This fall, as another and larger freshman class matriculated in US medical schools, the number of rejected applicants also increased. By the standards that governed admission to medical school a few years ago, large numbers of applicants (perhaps almost as many as entered medical school) were qualified but now have been "rejected" by the profession they wished to follow. Not only these rejected applicants but also their parents, friends, and the public deserve an explanation.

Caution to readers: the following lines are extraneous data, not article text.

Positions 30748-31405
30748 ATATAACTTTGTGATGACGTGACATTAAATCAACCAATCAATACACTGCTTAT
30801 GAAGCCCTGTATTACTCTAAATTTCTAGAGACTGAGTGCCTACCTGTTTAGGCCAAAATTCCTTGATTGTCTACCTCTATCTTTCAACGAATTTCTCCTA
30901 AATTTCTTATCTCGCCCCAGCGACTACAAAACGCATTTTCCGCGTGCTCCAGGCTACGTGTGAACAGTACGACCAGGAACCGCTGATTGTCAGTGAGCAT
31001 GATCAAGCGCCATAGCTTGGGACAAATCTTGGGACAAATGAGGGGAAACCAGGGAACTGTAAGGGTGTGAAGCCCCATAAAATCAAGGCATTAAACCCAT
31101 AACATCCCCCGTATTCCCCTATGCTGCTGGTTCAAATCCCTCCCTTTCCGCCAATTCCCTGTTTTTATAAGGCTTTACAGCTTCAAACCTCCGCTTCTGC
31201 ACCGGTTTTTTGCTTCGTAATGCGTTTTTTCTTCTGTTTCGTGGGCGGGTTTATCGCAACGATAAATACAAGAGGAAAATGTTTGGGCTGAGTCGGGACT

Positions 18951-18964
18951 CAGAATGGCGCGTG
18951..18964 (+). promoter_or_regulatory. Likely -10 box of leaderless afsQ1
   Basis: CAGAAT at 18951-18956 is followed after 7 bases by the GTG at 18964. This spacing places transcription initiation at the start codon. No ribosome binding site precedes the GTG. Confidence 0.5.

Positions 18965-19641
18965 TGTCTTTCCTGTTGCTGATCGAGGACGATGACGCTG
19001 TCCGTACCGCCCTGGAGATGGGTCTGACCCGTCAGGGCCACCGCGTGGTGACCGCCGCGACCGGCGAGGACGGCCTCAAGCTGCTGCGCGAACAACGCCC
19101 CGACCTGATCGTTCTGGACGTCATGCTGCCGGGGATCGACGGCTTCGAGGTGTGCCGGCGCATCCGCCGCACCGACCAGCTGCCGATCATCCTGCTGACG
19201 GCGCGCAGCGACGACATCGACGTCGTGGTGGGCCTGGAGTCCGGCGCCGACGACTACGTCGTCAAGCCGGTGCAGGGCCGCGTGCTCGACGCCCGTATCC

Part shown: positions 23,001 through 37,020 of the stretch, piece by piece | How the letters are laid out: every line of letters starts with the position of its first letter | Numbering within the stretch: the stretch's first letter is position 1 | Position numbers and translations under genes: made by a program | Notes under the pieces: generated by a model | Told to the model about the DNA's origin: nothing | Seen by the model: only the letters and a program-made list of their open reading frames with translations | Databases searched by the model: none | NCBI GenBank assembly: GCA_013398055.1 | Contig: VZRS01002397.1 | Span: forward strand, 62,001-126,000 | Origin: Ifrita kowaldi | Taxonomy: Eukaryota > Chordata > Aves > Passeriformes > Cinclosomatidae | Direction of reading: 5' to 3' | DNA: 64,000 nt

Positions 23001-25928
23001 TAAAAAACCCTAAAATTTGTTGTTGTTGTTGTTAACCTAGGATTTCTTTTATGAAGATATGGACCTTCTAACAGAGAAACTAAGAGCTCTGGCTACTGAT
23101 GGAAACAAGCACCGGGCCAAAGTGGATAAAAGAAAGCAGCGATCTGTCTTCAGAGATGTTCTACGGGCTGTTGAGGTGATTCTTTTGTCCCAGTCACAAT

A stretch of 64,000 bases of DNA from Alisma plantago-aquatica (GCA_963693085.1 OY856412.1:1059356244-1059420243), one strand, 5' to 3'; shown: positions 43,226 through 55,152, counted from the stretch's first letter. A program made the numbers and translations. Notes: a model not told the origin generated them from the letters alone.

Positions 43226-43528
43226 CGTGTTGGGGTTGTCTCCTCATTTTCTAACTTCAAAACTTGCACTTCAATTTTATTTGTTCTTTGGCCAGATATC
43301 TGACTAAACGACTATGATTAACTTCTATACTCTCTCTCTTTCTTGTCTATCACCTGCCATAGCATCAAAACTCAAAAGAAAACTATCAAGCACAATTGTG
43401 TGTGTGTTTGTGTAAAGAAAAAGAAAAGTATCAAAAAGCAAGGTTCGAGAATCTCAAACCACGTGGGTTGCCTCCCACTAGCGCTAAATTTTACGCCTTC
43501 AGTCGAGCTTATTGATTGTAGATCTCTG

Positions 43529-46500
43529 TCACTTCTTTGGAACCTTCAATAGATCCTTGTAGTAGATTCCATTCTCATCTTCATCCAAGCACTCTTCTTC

Some of those who were rejected will find other satisfying occupations. Some will pursue with perseverance, at considerable cost, a usually inferior education at one of the few foreign schools that accepts "foreigners." After attending a foreign school they will often have difficulty returning to US medicine. Some will, with their friends, parents, and others, criticize the AMA, alleging that it restricts educational opportunity for the selfish interests of its members. Some will resent vociferously
Egan RL. In Search of an Explanation. JAMA. 1973;226(8):991. doi:10.1001/jama.1973.03230080133019